It's one of those memories you put in a box and bring out on a rainy day.... or a sunny day.

Here's to wishing for another perfect day when I bring my kosen rufu* baby home.

Kosen-rufu: Literally, to "widely declare and spread (Buddhism)." To secure lasting peace and happiness for all humankind through the propagation of true Buddhism; world peace

Thursday, February 14, 2008

Do these pants make me look fertile?

This Valentine's was a little different. Stick with me here. First of all we went out for dinner last night, as we had dance class tonight and what could be more romantic than the rumba? Also, most restaurants are booked solid and rush you through dinner so they can have another seating. So hubby made reservations at a beautiful Italian restaurant owned by a well known chef. It was beautiful and romantic. (side note, as I was getting ready I discovered that the satin strapless top I bought last year, no longer fits me, nor did my sexy, black pants with side slits. I tried to pin the top to my bra so it wouldn't slide down, that didn't work, so I switched tops. I pinned the pants at the back.) Dinner was long and leisurely and the food was exquisite, we talked and talked. And then we realized that last year, we were having Valentine's dinner during the 2 ww, and 2 yrs before that the same thing happened. I remembered how excited and hopeful we were. Needless to say this time, I guzzled my wine with no guilt and much relief.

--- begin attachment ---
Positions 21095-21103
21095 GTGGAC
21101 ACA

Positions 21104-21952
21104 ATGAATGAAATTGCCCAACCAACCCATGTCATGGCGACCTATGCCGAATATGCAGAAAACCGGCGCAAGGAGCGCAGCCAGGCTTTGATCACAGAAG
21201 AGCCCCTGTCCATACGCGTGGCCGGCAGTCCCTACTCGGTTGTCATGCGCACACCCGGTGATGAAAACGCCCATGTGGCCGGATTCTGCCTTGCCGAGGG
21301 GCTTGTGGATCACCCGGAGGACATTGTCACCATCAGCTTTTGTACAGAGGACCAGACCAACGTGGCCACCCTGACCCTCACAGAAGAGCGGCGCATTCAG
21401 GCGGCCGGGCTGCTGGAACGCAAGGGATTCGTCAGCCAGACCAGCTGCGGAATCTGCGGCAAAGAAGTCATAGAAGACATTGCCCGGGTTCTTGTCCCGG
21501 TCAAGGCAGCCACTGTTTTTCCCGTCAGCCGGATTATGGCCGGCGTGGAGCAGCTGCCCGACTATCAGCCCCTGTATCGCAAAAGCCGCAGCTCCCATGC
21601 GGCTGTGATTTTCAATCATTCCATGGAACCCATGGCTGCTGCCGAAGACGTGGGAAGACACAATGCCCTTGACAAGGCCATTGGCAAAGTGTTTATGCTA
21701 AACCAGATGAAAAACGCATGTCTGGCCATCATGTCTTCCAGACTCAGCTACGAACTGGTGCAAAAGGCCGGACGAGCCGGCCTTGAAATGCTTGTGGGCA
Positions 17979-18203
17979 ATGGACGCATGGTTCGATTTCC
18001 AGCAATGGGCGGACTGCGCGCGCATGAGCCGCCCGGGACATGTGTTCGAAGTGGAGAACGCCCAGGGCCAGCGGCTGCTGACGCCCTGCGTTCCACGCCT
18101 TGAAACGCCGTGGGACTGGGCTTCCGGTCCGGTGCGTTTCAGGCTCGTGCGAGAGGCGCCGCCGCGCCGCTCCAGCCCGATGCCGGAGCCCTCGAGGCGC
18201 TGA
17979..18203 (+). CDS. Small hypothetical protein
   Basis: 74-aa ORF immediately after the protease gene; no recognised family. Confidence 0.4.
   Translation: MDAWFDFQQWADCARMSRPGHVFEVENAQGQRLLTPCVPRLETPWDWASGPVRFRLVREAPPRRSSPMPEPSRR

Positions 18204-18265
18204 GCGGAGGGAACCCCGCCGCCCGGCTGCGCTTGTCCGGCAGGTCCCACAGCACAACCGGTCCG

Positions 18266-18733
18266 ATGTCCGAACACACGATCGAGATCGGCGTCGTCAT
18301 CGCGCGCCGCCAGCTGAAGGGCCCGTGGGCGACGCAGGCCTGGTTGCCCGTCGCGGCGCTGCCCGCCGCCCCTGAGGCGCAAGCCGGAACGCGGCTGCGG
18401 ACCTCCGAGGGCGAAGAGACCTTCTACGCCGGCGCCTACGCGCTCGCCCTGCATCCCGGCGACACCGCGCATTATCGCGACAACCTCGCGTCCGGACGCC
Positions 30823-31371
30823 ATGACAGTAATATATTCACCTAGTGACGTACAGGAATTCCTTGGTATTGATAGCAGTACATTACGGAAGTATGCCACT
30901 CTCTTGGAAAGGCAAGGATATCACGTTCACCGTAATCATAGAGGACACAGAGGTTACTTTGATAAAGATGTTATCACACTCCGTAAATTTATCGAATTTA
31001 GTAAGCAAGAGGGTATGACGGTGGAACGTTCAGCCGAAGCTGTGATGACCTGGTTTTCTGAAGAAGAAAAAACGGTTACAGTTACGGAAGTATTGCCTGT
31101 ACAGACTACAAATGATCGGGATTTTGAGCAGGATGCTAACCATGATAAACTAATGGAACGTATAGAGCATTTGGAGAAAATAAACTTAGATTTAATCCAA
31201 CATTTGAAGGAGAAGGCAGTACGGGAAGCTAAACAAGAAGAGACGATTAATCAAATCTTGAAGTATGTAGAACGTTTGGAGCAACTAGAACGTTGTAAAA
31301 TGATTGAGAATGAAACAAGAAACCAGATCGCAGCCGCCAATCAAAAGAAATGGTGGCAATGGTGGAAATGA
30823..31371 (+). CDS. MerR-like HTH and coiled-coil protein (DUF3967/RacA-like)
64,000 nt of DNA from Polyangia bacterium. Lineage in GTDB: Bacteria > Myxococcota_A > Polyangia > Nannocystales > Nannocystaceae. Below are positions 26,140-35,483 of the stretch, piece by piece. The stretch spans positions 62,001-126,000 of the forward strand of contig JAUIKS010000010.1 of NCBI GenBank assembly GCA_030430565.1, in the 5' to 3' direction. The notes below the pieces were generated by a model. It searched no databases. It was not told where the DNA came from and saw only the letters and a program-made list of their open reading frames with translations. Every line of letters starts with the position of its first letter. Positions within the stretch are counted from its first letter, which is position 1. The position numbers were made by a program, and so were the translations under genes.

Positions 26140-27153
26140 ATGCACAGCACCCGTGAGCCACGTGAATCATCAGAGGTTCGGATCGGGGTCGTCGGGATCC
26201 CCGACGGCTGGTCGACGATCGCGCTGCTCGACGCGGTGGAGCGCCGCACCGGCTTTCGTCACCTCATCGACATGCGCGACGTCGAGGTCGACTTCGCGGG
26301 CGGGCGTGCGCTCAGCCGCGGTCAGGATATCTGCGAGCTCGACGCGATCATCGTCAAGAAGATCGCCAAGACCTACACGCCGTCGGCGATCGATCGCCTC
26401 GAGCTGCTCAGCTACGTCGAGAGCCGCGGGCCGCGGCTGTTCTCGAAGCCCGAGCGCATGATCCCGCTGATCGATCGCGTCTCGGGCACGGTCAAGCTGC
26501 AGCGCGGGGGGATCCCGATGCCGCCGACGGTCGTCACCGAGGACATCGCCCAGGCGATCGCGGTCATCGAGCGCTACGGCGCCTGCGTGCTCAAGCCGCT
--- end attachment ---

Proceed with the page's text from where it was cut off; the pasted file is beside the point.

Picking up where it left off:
When we got home, we retired to the boudoir, me slipping on a satin nightshirt. And we continued to talk, but it started going sideways for some strange reason. Hubby seemed to be deliberately trying to pick a fight with me. All week, he was constantly snuggling me at night and now he wouldn't even reach out to touch me. And then I recalled a conversation we had a couple weeks ago where he confided that he was really worried that I would get pregnant since my UAE procedure. I thought he was over that since we've made love since then, but apparently not. It was a week full of sweet words, affection and massive snuggling, but also a lot of book reading and fatigue and yes, even a headache. We eventually decided to stop talking and get busy, but we talked it out the next morning.

He apologized and admitted he was still worried that I would get pregnant, and because of my age, my old decrepit eggs and Down's syndrome statistics it would end disastrously, and send us plunging down in the depths again. Don't even say that out loud. He even started to grill me about when my last period was. (Fuck, I'm more worried about menopause.) Now you have to realize that last weekend, we found out a friend has miscarried at 3 months (for the 2nd time) and that another friend of hours had had 2 miscarriages in the past 7 months. And another close friend just did their first IUI, so conception and/or pregnancy loss is in the air.